This is what the judge said to defend himself:
“We're looking for a fair process where I can be heard and defend my integrity and my lifelong record of promoting dignity and equality for women, starting with the women who knew me when I was 14 years old. I'm not going anywhere,” Kavanaugh continued. “I know I'm telling the truth. I know my lifelong record, and I'm not going to let false accusations drive me out of this process.”
He also repeated the line “I have always treated women with dignity and respect” several times.
“I was focused on academics and athletics, going to church every Sunday”
Kavanaugh claimed he spent most of his teenage days studying hard, participating in sports or going to church.
“I was focused on academics and athletics, going to church every Sunday at Little Flower, working on my service projects, and friendship,” he told Fox News.
For instance, Kavanaugh's Yale roommate James Roche said he remembered the judge “frequently drinking excessively and becoming incoherently drunk.” He also said he was inclined to believe the sexual misconduct allegations by Ramirez.
However, the SOCTUS nominee said had he done what Ramirez has accused him of doing, “it would have been the talk of campus.”
Trump’s “Deny and Push Back” Strategy
A lot of what Kavanaugh said during the interview echoed the president’s response to such matters.
Trump, who has since defended his Supreme Court nominee against the accusations, is not entirely unfamiliar to sexual assault allegations himself.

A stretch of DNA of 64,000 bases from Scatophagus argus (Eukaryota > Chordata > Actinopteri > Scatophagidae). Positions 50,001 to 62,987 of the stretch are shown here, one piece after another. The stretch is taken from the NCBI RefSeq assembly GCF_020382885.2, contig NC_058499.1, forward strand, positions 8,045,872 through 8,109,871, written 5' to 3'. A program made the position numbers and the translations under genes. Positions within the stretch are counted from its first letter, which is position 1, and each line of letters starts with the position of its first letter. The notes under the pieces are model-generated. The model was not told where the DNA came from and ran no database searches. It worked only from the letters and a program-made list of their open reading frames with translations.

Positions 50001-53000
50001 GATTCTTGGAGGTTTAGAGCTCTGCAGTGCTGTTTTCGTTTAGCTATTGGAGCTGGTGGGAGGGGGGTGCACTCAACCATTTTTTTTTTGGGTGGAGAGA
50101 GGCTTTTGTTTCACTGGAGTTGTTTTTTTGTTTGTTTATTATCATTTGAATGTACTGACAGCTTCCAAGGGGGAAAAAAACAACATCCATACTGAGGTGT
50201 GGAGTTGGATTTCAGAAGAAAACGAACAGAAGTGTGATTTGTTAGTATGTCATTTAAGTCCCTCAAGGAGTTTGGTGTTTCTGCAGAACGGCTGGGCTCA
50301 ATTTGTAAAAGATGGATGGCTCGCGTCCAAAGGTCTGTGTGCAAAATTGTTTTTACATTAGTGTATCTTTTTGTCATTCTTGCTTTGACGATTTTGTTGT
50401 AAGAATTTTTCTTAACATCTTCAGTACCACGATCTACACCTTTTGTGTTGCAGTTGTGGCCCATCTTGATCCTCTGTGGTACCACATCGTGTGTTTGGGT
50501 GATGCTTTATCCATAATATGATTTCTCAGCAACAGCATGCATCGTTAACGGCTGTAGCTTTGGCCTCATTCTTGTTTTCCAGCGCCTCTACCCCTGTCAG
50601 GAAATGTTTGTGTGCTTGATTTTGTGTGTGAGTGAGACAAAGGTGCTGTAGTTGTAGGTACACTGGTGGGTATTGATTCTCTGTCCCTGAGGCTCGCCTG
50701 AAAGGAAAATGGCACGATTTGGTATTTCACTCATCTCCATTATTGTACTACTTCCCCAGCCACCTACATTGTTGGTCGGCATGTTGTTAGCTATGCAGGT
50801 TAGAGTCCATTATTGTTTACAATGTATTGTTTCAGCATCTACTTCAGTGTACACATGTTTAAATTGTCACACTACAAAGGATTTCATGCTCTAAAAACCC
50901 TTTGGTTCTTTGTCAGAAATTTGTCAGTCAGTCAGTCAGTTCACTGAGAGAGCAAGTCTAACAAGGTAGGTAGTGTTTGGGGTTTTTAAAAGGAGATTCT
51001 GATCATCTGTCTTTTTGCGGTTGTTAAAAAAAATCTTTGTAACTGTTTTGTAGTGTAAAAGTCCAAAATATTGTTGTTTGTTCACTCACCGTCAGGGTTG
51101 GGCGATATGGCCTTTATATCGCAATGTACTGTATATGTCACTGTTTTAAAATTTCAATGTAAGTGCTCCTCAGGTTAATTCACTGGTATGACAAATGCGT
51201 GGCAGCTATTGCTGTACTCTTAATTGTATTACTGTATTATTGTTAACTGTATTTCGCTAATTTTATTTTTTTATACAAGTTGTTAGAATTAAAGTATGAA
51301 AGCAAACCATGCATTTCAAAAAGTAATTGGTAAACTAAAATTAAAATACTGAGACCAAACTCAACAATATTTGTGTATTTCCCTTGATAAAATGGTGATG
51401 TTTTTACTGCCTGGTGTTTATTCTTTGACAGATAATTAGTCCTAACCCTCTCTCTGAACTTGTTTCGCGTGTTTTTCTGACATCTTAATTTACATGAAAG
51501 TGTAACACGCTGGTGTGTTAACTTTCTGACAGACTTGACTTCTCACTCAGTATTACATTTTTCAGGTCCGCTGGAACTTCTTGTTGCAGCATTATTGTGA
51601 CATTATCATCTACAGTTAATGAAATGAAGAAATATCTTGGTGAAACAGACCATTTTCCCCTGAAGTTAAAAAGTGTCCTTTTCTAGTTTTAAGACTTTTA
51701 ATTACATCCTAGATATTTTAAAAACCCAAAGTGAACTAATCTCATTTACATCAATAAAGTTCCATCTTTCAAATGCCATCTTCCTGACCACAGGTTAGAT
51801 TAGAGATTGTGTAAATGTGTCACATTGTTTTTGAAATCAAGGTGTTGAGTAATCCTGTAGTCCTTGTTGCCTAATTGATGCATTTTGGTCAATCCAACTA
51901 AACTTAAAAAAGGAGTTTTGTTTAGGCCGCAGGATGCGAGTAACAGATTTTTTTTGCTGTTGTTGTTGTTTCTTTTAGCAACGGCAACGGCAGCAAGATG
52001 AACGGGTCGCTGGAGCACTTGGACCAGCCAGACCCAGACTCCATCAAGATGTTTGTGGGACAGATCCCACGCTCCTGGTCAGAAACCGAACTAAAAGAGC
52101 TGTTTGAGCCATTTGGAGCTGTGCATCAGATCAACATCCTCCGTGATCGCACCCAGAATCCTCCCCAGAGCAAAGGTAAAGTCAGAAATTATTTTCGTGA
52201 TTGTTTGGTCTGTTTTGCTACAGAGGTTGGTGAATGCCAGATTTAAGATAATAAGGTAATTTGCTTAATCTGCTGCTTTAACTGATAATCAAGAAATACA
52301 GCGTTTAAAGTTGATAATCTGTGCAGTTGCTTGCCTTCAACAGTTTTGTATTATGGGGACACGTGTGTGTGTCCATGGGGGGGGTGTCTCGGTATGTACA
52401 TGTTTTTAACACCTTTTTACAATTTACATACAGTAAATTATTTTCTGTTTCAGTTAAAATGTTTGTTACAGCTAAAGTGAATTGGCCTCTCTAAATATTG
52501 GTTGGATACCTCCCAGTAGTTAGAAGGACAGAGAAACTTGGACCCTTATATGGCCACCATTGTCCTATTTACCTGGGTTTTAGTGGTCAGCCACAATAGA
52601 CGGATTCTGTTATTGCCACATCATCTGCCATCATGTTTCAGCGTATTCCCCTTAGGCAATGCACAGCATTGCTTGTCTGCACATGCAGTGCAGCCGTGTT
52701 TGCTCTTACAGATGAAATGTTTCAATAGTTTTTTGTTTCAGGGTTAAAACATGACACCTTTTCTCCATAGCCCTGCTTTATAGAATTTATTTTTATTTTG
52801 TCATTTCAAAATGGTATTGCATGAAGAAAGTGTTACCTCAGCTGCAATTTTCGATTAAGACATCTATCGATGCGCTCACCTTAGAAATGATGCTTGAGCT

The commander-in-chief has been accused of inappropriate behavior and misconduct by over a dozen women. He was also caught on tape bragging about using his stardom to grope and molest women without their consent.
According to renowned Watergate journalist Bob Woodward’s book on the Trump administration, “Fear,” the former reality TV star is a huge fan of using the denial strategy when it comes to facing damaging allegations.
“Trump gave some private advice to a friend who had acknowledged some bad behavior toward women. Real power is fear. It’s all about strength. Never show weakness. You’ve always got to be strong. Don’t be bullied. There is no choice,” Woodward wrote in his book. “‘You’ve got to deny, deny, deny and push back on these women,’ he said. ‘If you admit to anything and any culpability, then you’re dead. That was a big mistake you made. You didn’t come out guns blazing and just challenge them. You showed weakness. You’ve got to be strong. You’ve got to be aggressive. You’ve got to push back hard. You’ve got to deny anything that’s said about you. Never admit.’”
This is exactly what Kavanaugh seemed to be doing – and it’s extremely problematic.
Kavanaugh’s Calendar Defense
Speaking of problematic defenses, Kavanaugh earlier drew ire for deciding to give the Senate Judiciary Committee the calendars from 1982 to back up his claim that he is innocent. Since the calendars, which the judge still has for some reason, made no mention of a scheduled engagement the night of the alleged assault, it must mean nothing happened, right?
No it doesn’t.
While social media users dragged him for providing this supposed proof, the question still stands if these evidences would hold any place in Kavanaugh’s court? If an alleged criminal claimed he didn’t commit a felony on the date of the crime because there was no such entry in his calendar, would the judge declare him innocent?
It doesn’t work like that, and although Kavanaugh’s team admitted the calendars did not refute the alleged assault, the SOCTUS nominee should’ve known better than attempting to submit it.
Since Trump is continuously singing his praises and has even called him a “fine man,” it is pretty clear from where Kavanaugh is getting all his tricks and tips to deal with sexual misconduct allegations.